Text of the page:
every few weeks from days to swing shift to night shift.
    These shift and schedule changes can be hard on family life and it
    can be difficult for officers to physically adjust to these changes.
          Working Conditions
   Police work must be done 24 hours a day, 7
    days a week.
    Consequently, some officers are required to
    work weekends and night shifts part of the time.
    They may also be required to work overtime
    when there’s a lot of police work to be done, for
    example, when large public events are held or a
    series of serious crimes are committed.
                Earnings
Most police officers work for local
 government.
 The rest work for state or federal police
 agencies.
 Most are full-time employees
                 Earnings
±   Salaries for police officers vary widely,
    depending on seniority, experience, level
    of education, and geographic location.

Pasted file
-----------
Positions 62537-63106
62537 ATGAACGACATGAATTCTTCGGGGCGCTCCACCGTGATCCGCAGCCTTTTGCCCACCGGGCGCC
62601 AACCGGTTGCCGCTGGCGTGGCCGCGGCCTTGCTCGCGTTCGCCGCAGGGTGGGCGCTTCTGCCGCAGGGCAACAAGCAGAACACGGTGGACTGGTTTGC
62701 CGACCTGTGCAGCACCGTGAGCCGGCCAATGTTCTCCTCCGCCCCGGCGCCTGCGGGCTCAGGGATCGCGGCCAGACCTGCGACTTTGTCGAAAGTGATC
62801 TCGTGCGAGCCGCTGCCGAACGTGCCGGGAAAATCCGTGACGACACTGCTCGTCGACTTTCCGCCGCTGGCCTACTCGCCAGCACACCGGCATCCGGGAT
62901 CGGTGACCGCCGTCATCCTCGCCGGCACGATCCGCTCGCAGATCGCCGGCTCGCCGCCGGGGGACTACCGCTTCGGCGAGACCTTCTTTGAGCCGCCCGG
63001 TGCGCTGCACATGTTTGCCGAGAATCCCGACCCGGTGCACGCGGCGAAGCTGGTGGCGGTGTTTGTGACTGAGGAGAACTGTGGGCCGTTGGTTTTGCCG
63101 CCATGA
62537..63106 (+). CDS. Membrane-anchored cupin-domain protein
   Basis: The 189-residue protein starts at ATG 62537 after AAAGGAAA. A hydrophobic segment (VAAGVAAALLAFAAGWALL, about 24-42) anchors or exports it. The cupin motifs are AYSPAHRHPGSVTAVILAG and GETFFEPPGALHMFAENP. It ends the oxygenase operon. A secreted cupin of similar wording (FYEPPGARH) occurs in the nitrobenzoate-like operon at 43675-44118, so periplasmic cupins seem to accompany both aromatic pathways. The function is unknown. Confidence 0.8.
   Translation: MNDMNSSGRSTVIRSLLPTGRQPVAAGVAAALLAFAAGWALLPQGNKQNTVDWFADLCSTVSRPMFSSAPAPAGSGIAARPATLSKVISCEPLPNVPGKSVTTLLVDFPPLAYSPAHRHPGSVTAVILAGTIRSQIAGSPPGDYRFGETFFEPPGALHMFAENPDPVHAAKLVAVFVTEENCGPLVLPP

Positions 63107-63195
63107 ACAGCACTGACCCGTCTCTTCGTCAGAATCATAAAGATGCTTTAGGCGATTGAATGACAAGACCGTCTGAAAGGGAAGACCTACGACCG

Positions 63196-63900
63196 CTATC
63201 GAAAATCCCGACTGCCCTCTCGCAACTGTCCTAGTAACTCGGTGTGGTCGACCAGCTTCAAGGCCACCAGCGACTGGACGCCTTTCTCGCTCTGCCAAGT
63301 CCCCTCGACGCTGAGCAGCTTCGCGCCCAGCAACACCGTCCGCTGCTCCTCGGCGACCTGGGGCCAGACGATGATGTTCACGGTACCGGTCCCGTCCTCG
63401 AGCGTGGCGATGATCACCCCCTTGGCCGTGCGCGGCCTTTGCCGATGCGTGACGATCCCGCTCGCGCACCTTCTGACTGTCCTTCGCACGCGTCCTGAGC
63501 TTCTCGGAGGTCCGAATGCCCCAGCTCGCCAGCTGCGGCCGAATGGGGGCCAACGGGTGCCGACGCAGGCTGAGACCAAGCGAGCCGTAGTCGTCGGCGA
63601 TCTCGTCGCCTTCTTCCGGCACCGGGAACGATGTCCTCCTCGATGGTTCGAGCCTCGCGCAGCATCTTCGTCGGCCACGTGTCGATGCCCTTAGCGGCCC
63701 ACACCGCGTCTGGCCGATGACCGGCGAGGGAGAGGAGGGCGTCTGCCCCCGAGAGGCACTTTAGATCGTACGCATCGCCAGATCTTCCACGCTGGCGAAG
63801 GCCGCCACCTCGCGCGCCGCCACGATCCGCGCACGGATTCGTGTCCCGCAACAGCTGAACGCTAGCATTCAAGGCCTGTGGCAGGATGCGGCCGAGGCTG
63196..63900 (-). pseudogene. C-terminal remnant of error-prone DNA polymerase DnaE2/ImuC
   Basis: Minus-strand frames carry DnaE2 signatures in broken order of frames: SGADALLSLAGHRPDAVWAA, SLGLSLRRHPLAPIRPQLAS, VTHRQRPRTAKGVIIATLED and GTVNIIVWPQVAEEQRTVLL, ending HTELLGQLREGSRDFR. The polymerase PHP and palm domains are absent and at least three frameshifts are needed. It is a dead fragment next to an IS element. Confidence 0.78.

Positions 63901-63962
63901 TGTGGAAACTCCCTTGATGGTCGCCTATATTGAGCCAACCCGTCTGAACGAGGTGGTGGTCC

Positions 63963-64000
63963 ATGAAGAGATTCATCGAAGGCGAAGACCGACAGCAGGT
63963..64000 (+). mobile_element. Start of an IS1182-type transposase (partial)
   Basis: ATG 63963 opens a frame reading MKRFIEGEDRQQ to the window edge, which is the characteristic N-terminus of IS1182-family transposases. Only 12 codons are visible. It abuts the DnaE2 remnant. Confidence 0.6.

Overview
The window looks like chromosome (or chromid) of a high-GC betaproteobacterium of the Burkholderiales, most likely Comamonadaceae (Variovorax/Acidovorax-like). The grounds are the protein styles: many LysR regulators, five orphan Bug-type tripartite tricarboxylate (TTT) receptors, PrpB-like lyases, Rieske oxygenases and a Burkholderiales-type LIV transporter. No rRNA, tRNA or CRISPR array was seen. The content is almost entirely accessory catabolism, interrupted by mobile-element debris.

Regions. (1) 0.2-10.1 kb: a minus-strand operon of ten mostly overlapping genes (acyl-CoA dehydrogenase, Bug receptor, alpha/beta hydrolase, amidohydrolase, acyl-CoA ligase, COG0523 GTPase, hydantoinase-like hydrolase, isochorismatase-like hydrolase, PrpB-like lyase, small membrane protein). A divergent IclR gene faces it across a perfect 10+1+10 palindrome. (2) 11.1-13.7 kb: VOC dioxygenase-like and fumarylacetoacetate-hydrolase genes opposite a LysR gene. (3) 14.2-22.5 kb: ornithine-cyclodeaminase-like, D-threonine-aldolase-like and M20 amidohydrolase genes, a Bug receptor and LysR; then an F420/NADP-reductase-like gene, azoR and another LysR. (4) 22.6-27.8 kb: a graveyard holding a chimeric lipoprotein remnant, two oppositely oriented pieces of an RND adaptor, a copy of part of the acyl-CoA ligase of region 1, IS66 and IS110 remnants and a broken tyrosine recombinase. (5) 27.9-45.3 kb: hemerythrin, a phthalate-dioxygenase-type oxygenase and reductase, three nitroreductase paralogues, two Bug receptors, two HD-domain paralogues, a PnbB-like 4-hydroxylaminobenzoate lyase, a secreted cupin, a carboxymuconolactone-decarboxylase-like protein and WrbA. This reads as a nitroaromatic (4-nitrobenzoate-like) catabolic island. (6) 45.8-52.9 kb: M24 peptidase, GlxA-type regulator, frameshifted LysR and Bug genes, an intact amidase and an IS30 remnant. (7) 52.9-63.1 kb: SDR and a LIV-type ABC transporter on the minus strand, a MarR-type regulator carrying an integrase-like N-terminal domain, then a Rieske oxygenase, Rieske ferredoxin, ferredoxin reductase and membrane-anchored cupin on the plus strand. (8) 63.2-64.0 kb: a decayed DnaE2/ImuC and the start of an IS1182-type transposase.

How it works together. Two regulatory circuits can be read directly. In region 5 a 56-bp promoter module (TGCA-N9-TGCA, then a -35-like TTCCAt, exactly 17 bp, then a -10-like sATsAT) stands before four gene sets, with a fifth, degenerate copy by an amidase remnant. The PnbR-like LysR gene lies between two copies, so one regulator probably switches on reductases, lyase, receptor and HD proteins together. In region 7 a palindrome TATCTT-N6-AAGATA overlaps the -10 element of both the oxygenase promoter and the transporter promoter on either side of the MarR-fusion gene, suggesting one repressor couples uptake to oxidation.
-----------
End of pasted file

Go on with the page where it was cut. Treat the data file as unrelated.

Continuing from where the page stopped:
±    Large urban police forces generally pay
    the most.
                    Earnings
   Entry-level police officers typically earn between
    $30,000 and $50,000 a year.
    After 1 year of experience police officers often
    receive raises of anywhere from $1000 to
    $7000.
    Because many police forces give pay increases
    on a yearly basis, police officers’ pay can
    increase rapidly.
    Experienced police officers can earn $70,000 or
    more a year.
             Earnings
The highest salaries are earned by
superior officers.
 Sergeants usually earn between $50,000
and $85,000 a year, and lieutenants can
make between anywhere from $60,000 to
$90,000 or more a year.
 Salaries for captains can start at around
$70,000, and may increase to more than
$100,000 a year.
                 Earnings
ಐ   Salary levels are usually determined
    through union negotiation.
ಐ    Many officers earn additional income by
    working overtime.
ಐ    Police departments typically offer
    excellent benefits, such as paid vacations,
    sick leave, pension plans, and medical and
    life insurance.